In the last two years as we’ve really felt the impact of inflation, not just through our grocery bills, but also our restaurant bills, every time I go out to eat, I wonder whether what I’ve paid for, whether it’s food or drink, is really “worth it.” It seems like the more we go out, especially when we’re socializing with friends, it’s more and more impossible to see main dishes cost less than the high 20s. In many cases, main dishes seem to be up in the 30s and 40s, and that’s even during lunch/brunch times when people generally will assume that the cost of a meal will be lower than at dinner time. Today, we went to Park Slope to meet friends and dine at Masalawala & Sons for brunch. Masalawala is owned by Unapologetic Foods, a food company also responsible for one of our favorite Indian places in Long Island City called Adda. They like to market themselves as being “unapologetic,” authentic to the regions of India they represent, and also at reasonable, “not” expensive price points. But I couldn’t help but blink a few times when I saw that their main (“large”) format dishes were in the high 20s, 30s, and even 40s. The portions were decent, but even some of the appetizers, which were quite small (meaning, among four of us, we’d probably have a bite each at most), were around $20. Without even really thinking about it or over ordering in the least bit, when we split the bill, it ended up evening out to about $65 each. This wasn’t even supposed to be a fancy or “special occasion” meal. It was just meant to be a casual brunch catch-up with friends on a typical Saturday.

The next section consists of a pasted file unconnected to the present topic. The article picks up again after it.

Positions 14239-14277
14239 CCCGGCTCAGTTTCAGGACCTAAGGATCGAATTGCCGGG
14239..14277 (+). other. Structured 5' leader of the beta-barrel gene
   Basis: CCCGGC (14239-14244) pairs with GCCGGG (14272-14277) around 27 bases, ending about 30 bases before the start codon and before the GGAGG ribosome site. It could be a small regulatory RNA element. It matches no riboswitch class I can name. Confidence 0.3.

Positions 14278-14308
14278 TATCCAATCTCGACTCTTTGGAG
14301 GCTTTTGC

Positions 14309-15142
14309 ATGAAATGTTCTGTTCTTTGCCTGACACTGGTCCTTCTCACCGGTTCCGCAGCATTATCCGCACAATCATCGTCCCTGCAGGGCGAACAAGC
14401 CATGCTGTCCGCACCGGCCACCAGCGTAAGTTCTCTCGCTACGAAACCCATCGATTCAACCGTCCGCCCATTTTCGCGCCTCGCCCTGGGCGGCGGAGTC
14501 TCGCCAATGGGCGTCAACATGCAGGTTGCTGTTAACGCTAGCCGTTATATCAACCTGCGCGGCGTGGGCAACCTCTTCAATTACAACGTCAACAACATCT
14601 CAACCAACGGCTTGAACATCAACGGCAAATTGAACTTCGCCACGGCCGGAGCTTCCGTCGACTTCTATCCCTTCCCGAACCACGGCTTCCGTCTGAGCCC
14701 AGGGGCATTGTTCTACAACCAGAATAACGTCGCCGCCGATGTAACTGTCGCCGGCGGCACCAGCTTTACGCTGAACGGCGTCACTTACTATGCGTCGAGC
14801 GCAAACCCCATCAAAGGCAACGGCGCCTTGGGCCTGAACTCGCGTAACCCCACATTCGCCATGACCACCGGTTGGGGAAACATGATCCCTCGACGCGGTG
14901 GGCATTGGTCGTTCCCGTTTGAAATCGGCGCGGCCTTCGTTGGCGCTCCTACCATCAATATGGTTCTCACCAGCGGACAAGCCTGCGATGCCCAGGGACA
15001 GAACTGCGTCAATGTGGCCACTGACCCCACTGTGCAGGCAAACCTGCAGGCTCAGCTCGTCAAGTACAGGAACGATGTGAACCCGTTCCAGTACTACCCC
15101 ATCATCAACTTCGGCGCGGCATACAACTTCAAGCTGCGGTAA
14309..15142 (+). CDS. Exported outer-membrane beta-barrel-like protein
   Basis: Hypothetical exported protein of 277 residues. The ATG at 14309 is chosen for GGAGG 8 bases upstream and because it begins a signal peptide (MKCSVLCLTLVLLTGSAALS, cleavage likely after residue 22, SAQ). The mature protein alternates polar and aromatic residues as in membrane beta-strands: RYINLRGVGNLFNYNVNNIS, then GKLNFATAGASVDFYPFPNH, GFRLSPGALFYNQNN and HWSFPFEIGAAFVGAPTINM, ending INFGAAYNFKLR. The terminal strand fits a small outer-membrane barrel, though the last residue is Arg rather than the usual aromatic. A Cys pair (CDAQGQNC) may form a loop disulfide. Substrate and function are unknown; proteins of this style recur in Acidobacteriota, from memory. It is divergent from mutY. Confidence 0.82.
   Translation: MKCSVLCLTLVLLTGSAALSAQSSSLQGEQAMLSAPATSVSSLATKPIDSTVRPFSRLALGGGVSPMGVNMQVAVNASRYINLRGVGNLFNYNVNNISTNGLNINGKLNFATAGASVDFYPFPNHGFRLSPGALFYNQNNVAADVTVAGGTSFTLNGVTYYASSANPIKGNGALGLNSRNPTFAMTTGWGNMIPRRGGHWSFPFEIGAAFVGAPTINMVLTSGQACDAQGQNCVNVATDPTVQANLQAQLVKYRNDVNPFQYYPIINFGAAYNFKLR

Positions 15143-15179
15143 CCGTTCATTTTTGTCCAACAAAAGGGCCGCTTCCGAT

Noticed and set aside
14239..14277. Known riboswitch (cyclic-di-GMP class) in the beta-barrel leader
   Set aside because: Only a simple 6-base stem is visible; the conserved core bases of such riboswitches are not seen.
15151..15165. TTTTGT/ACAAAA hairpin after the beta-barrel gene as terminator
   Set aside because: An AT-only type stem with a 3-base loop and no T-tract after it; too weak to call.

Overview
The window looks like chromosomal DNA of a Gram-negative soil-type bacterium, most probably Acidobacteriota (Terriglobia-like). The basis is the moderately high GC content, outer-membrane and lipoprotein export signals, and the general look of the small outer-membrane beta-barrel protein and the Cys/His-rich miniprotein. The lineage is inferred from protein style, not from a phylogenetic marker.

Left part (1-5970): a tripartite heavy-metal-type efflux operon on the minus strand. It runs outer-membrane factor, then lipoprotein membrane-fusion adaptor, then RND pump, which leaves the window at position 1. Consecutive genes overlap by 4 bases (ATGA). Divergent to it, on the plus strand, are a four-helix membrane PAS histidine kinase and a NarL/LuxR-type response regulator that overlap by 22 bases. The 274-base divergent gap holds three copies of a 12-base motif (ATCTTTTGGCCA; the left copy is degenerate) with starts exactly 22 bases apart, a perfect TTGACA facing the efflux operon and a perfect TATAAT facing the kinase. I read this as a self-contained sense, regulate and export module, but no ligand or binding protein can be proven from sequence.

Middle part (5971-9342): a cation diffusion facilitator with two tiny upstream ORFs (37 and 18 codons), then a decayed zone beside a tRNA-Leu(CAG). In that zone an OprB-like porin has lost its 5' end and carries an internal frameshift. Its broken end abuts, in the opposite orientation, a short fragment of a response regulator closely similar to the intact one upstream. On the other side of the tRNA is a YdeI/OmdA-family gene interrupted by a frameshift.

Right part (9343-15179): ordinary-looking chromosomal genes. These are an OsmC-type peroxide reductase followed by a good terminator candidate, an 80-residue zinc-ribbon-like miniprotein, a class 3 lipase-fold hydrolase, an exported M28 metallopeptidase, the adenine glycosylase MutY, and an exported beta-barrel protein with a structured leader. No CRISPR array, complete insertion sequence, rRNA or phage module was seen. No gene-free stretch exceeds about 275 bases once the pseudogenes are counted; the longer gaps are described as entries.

The food was definitely good and different than the average Indian restaurant. The decor was beautiful on the inside, complete with flowers, endless brightly colored wall paintings and interesting decorations adorning the walls and ceilings. I also really appreciated the super clean and muraled bathrooms, both of which had a changing table (which, of course, I was excited by, and Kaia was even more excited by because she knows what the changing tables look like before they are pulled down, and she insisted upon a diaper change before beginning lunch because she had had a heavy pee diaper. She kept yelling over and over, “Change diaper! Change diaper!”). The service was really friendly and attentive. It’s not that I could really critique anything about the restaurant at all. The price points just felt very steep. As I told Chris after, as he had commented about how steep the prices were, I told him that unfortunately, a place like this could not be a reliable everyday “neighborhood restaurant” where you’d stop by without thinking… because it would just hurt the wallet too much. But it seems like almost every restaurant that isn’t a total hole-in-the-wall is like this now in New York City. Once upon a time, we used to spend $8-15 on lunch. Then it became $20 for a weekday work lunch. Now, you’d be lucky to get out spending $25-30, and that’s before tax and… of course, tip. It almost just makes you want to eat even more of your meals at home now.